It has been a strange experience. You get a sense for how it must feel to be a minority. Just walking around the city you are aware of the very few white and western faces that are around. You feel very tall for sure, but it does give you an idea how strange it must feel when the reverse is true. On a number of occasions we have been the only white faces in the restaurant.

I have also learnt that our Asian friends are not altogether politically correct in their attitude towards us Western folk. Believe it or not, we were asked if we didn’t mind sitting in the same places during our daily meetings because “all you western guys look the same to me and I want to make sure that I get your names correct.” I would have thought the fact that I have a beard and am stunningly good looking, while my colleague is not might have acted as an aide memoir, but, apparently not. I have also learnt that the Asians – for it is broader than Hong Kong as we had people over from Singapore and Malaysia as well – have a slightly derogatory collective term for us. We a referred to as “Potato Eaters” to differentiate us from the local population and their rice based diet. I didn’t feel offended though. But, imagine the fuss if Prince Philip had used similar descriptive parlance in reverse…….

I have enjoyed my downtime here. The food is excellent and there is every kind of variety to be had. Probably the best, however, was at Felix, the rooftop fusion restaurant of the Peninsular Hotel with it’s panoramic views of the high rise neon beauty of Kowloon and Hong Kong. It really did feel as if I was looking out on a film set from Bladerunner. Service in the hotels has been exemplary. There are nice touches such as when you hang your jacket on the back of a chair they cover it with a silk protector. I guess this is to protect it in case of spillage but also to make it difficult for anyone to rifle your pockets while you are away at the buffet bar. Similarly, the service is quiet and efficient. At one hotel there was a magic hot towel – I must have used it three or four times and it was magically replaced without me noticing the invasion my personal space.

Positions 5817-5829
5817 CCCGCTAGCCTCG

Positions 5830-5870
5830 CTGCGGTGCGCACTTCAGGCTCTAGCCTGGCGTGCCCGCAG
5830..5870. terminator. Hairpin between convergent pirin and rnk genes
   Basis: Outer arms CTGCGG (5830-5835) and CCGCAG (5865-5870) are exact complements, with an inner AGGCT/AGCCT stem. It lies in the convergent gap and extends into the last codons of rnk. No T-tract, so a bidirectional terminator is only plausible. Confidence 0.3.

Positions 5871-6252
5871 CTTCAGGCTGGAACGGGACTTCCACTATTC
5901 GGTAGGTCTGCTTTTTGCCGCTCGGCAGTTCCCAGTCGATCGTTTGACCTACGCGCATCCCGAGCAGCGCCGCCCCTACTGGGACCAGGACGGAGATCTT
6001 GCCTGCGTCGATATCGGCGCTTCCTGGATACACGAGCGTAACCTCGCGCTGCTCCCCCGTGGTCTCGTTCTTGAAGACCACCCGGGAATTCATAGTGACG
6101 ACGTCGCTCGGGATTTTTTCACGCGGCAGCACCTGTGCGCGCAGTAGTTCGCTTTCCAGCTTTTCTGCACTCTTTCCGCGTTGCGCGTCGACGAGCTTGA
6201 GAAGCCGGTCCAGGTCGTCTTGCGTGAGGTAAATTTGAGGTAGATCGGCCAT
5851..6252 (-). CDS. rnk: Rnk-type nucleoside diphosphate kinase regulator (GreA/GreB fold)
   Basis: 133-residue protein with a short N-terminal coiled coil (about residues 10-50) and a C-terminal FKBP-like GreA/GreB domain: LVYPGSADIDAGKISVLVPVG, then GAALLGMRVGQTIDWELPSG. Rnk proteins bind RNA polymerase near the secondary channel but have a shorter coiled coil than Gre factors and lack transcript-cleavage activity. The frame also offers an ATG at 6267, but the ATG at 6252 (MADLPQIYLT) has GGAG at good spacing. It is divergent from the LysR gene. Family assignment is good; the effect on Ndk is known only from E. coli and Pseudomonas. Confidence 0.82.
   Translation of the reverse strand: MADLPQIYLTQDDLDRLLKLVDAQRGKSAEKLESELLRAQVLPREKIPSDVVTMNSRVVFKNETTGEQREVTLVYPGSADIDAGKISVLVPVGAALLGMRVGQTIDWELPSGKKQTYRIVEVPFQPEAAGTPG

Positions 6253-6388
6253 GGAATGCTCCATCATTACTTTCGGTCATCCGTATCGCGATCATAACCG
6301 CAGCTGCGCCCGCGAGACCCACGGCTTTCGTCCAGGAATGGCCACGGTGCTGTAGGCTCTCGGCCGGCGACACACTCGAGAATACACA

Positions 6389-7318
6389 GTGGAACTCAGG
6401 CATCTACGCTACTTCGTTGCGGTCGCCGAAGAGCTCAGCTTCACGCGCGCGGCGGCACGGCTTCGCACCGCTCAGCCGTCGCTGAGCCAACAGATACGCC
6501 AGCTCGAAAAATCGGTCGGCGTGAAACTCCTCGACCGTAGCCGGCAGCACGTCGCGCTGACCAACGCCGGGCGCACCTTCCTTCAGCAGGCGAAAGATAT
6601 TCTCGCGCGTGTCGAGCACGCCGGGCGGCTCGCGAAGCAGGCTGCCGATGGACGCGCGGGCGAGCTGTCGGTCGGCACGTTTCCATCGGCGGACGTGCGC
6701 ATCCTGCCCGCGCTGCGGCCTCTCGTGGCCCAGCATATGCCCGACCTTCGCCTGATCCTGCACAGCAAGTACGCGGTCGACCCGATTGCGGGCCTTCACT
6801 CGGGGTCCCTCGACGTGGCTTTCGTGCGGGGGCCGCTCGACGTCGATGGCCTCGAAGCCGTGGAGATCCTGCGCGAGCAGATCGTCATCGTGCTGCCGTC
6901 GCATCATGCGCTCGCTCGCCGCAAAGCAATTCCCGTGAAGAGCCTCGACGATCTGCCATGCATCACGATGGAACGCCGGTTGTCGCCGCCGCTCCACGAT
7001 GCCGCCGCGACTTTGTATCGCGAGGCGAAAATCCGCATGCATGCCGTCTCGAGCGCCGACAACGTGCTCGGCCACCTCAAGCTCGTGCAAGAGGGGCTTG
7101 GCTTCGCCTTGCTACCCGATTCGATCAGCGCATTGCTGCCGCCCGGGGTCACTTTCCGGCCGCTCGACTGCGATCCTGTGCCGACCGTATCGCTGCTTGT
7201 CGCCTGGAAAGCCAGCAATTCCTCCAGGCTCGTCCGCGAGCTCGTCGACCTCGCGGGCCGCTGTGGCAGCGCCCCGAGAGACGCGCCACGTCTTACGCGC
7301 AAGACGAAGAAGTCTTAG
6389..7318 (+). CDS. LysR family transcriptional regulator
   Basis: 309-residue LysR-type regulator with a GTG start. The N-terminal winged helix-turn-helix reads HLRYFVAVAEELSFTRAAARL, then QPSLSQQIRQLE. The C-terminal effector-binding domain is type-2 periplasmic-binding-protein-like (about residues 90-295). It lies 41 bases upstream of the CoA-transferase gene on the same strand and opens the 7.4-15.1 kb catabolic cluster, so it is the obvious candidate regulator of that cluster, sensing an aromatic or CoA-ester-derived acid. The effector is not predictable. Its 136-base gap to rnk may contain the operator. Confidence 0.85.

Personal space is clearly an issue for Asians. They are all very slim and slight in build and stature and clearly fear being crushed by us stout and manly western types. So, when it was necessary to share cars or taxis they were ever careful to ration the split of westerners between vehicles. Perhaps I should have gone to the gym after all……

What I haven’t enjoyed is the excessive selling. You cannot walk even ten feet from the hotel lobby without being pestered by Indian street sellers offering you tailor made suits and shirts, copy watches and handbags. They will chase you up the street trying to engage you in conversation and trying to drag you off to their private shop. We succumbed just the once as my colleague wanted a cheap pair of sunglasses. Never again. We were marched about four blocks, with a change in our guide half way, taken up into a residential tower block and through a reinforced steel door into a tiny room with a shower room adjacent. The steel door was locked behind us. The room was stacked with fake designer handbags but no sunglasses. The guy was on his phone reassuring us that an irresistible array of fake sunglasses would arrive in “just five minutes” but we were not impressed by his handbags and felt uncomfortable behind a locked steel door so, rather forcefully, insisted we be allowed to take our leave.